Sometimes no news is good news

That seems true for the Democratic Republic of Congo at the moment.  Papers, blogs and broadcasts have been awash with a variety of news stories from the DRC in recent days.  And they've not been particularly positive.  Over the weekend, hundreds of people were reported to have drowned in separate boat accidents and reports suggest that fishermen rushing to the aid of one of the sinking ships were more interested in rescuing the boat’s possessions than its passengers.  

Today the UN Secretary General has flown to Rwanda to discuss the furore that has been sparked as a result of the leaked UN report which accuses Rwanda of committing acts of genocide in DRC during 1996 – 1997.  

Also today the Guardian reports how a UN official admitted that Monusco – the UN’s peacekeeping force – failed to protect victims of mass rape in the DRC this year, in ignoring warning calls by community leaders. The UN’s Special Rapporteur – Margot Wallstrom – provided some worrying insights when she stated that rape as the ‘weapon of choice in eastern [Congo]… is reaching endemic proportions’ and that ‘incidents of rape have become so commonplace that they do not trigger our most urgent interventions.’

Ms Wallstrom’s statement if true is not only shocking, it also runs the risk of making a mockery of the three Security Council Resolutions in place to address the use of sexual violence in time of conflict.  UN SC Resolutions 1325, 1820 and 1888 all make it clear that mass rape and sexual violence in conflict is considered a war crime. As such, the heaviest hand of justice should be served against anyone who commits this crime. Certainly a blind eye should never be turned to any warning signs about a crime of this magnitude.  Amnesty is urging the UN to carry out an immediate review into the failings of both the government and the UN in not protecting civilians.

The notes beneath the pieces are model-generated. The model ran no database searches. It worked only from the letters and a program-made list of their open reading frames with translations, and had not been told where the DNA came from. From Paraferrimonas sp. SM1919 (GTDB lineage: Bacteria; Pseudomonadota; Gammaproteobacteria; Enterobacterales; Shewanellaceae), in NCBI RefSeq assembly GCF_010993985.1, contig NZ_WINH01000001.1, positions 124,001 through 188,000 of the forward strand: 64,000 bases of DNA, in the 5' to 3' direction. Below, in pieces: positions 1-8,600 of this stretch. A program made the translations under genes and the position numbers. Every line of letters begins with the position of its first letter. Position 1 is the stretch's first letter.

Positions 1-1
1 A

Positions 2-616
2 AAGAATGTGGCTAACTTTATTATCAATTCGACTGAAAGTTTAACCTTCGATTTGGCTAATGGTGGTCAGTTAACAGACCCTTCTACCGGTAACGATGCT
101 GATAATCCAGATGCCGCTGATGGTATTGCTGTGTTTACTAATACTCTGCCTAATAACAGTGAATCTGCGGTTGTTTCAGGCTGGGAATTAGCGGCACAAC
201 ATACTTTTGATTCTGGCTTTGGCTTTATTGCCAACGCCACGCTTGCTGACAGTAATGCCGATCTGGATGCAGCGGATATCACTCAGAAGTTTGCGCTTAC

Impunity must no longer be tolerated when it comes to acts of rape and sexual violence in conflict – particularly the conflict that’s raged in eastern Congo for so long.

Next month marks the ten year anniversary of the UN Security Council Resolution 1325 on women, peace and security. UN officials will meet next month to consider progress made on this Resolution. There is tragic irony then to see how in reality very little has changed in a decade to protect women from sexual violence in conflict.

UN Security Council Resolutions which aim to tackle women in conflict must be supported by concrete action and genuine political will.  Otherwise, they’re not worth the paper they’re printed on.

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